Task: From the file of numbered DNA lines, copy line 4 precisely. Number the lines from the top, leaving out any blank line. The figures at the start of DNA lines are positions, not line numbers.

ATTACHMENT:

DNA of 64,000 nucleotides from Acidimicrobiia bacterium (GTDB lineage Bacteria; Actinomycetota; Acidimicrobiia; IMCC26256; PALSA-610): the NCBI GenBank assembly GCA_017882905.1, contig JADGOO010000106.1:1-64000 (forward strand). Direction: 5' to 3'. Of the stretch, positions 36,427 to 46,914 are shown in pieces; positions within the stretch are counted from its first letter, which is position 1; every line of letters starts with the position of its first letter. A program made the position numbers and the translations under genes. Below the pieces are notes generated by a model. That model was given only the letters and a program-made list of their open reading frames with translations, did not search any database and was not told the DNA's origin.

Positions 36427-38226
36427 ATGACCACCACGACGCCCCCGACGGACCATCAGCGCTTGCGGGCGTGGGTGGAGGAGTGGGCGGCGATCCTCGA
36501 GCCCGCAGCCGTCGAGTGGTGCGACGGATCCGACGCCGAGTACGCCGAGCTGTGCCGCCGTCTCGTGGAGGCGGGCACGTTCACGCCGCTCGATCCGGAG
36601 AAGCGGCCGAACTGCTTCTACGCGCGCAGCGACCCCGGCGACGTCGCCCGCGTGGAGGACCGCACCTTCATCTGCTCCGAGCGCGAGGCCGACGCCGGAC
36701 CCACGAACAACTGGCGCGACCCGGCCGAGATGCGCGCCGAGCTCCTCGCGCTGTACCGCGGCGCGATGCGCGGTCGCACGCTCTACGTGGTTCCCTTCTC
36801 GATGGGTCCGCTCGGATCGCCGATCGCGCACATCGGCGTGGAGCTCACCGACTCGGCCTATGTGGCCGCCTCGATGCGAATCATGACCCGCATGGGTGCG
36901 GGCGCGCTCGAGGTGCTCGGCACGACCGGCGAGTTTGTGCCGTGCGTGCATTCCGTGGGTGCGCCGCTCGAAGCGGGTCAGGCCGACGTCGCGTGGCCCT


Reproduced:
36501 GCCCGCAGCCGTCGAGTGGTGCGACGGATCCGACGCCGAGTACGCCGAGCTGTGCCGCCGTCTCGTGGAGGCGGGCACGTTCACGCCGCTCGATCCGGAG